"A hilarious, friendly companion to charm and entertain parents and educators, whether they homeschool or not. Honest and direct, Cummings is willing to tell all of her experiences: not just the happy sunshine moments, but the brutal realities of educating and raising children."

Lydia Netzer, author of Shine Shine Shine

"If you think homeschooling is crazy, this book might just change your mind. If, after you've read it, you think Quinn Cummings is crazy, you might be correct. Lucky for us, she's the kind of crazy that manages to be insightful and hilarious all at once."

Alice Bradley, co-author of Let's Panic About Babies!

"In-The Year of Learning Dangerously, Quinn Cummings-dares to go where few parents have-gone before.-Her adventures in homeschooling are fascinating, loving and most of all hilarious. This book is a great gift to parents and the people that wonder what make them tick. I loved-it."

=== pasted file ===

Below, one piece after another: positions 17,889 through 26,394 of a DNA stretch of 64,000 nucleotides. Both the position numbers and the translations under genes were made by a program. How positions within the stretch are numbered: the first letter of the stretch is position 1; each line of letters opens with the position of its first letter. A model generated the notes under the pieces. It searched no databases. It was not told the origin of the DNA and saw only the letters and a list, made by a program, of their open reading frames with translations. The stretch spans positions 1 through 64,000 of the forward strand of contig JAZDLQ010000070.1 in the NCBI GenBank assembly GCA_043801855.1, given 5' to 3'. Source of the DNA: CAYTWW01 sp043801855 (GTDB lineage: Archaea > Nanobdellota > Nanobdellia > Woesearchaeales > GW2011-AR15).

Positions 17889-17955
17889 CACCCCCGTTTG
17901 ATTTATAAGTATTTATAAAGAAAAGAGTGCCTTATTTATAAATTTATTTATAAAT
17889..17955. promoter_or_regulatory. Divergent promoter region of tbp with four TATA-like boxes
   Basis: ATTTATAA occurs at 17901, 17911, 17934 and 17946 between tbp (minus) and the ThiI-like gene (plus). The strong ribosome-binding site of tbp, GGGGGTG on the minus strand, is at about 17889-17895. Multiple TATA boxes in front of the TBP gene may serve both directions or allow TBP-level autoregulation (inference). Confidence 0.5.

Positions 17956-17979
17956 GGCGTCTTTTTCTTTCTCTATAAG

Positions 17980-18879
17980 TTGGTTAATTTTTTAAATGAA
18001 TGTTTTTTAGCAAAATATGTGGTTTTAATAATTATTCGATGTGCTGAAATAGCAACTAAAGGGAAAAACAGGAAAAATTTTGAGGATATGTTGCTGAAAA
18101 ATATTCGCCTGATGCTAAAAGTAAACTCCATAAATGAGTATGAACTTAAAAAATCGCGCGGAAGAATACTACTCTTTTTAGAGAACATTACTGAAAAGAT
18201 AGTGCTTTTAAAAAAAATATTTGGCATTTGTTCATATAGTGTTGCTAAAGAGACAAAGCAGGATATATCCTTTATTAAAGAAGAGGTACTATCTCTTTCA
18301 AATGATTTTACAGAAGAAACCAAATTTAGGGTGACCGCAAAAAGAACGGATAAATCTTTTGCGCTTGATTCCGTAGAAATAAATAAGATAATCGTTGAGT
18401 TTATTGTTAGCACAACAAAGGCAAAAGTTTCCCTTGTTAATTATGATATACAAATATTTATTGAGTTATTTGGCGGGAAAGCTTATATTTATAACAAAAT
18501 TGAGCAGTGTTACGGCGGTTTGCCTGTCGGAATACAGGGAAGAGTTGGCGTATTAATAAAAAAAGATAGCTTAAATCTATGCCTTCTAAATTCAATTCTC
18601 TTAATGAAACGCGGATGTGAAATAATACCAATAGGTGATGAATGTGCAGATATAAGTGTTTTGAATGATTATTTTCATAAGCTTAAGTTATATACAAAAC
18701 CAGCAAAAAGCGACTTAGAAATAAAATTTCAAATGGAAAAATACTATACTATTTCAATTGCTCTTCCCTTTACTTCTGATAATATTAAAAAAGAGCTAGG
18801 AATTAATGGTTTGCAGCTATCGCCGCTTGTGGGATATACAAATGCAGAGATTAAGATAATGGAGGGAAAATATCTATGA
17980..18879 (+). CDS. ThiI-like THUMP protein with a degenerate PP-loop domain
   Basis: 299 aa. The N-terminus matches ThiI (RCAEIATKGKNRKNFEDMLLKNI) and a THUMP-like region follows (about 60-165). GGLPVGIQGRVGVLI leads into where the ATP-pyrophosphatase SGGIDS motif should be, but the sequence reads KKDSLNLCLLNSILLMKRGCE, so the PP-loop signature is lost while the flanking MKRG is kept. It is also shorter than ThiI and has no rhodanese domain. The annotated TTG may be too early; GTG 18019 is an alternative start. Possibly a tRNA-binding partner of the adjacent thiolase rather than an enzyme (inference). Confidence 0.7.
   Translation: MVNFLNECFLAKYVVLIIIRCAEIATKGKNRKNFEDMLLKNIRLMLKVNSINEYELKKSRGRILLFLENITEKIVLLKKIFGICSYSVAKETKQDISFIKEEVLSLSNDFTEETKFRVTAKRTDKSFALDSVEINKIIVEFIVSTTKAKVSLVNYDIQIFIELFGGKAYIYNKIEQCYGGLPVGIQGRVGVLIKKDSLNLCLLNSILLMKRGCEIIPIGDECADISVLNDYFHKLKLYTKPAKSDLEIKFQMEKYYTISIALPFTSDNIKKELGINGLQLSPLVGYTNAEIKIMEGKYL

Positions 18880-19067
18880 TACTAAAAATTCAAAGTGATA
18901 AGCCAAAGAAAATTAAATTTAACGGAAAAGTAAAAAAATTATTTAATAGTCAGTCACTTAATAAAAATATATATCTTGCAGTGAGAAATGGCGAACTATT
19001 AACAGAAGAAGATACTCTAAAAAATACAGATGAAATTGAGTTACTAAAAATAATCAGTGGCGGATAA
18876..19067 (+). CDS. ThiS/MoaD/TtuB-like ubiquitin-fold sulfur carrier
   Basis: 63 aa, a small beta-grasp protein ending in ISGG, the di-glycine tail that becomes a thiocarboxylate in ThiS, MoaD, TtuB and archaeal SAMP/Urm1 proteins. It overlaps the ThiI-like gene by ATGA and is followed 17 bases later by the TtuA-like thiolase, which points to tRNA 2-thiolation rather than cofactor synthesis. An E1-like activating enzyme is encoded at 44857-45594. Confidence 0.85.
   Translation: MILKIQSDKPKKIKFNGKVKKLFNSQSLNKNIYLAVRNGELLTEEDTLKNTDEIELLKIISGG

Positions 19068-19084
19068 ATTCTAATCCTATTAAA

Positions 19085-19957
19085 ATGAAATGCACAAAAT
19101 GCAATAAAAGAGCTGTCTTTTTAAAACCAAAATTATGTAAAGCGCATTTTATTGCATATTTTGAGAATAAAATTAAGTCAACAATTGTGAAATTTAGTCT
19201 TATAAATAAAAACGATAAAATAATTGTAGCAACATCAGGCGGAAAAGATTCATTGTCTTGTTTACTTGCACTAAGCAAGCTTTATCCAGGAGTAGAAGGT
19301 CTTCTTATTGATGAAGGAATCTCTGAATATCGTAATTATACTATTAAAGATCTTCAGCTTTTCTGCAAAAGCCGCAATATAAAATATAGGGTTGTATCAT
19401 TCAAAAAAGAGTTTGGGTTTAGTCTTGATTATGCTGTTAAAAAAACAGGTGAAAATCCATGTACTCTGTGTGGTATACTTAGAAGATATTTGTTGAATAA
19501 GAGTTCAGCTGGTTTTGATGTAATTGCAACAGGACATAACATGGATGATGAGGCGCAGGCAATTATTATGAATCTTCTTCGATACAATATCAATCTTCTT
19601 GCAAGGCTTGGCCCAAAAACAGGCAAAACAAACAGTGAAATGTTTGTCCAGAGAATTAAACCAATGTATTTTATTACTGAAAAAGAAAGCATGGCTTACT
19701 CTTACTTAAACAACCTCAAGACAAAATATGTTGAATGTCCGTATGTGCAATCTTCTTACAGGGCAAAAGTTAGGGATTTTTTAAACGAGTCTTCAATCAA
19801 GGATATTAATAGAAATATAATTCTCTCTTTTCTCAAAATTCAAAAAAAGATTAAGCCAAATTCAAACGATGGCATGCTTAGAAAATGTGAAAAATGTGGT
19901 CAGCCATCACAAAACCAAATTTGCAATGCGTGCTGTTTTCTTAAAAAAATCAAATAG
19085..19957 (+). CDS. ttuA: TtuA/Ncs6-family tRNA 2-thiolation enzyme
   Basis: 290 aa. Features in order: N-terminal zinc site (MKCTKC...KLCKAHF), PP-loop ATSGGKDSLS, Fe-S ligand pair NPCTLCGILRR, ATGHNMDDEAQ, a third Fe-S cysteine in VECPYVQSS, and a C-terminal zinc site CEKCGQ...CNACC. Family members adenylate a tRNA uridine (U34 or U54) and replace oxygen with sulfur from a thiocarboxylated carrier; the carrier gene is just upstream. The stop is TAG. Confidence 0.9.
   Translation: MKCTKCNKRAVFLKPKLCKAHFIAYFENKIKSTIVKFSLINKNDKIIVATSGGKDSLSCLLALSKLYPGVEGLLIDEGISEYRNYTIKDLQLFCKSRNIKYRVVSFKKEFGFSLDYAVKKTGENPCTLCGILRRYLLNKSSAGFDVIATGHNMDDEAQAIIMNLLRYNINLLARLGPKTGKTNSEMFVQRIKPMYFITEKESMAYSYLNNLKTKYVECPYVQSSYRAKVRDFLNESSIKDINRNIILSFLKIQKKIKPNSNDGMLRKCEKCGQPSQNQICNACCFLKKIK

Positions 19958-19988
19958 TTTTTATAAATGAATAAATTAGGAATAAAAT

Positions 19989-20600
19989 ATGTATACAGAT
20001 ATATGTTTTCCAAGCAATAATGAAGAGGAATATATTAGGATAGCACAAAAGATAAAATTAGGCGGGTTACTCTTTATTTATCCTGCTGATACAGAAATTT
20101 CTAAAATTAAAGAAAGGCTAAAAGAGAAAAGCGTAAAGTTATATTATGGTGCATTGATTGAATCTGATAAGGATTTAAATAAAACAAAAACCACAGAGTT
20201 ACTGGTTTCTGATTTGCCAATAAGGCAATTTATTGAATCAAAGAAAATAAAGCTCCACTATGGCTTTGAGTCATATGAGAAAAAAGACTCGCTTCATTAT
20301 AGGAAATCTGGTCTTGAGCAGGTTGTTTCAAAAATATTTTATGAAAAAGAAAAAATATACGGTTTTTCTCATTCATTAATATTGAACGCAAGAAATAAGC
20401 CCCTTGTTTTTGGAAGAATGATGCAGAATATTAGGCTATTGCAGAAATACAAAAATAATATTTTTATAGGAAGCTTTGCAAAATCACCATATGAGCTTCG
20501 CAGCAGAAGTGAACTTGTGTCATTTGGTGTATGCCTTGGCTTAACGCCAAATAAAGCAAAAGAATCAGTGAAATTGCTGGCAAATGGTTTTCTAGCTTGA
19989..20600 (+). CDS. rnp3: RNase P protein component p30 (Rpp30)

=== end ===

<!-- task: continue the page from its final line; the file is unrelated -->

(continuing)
Julie Klam, New York Times bestselling author of You Had Me at Woof-

Library Journal
Cummings (Notes from the Underwire: Adventures from My Awkward and Lovely Life) and her partner, Daniel, were frustrated when their daughter Alice had difficulties in public school. After much thought and debate, they decided to homeschool her. Most of the burden fell on Cummings, whose insecurities often had her second-guessing their decision. Cummings discovered various homeschooling methods—online charter schools, Radical Unschooling, the Fundamentalists, Gothardites. She enrolled Alice in an online course, only to abandon it six weeks later, and went to conferences to check out other homeschooling groups. In the end, they stuck with Cummings's original curriculum, and Alice flourished both personally and academically in the process. VERDICT Professional educators may dismiss this as fluff. But along with her wit, Cummings offers concrete proposals for the future of education. Her book should have wide appeal and is likely to give readers a more positive view of homeschooling.—Terry A. Christner, Hutchinson P.L., KS
Kirkus Reviews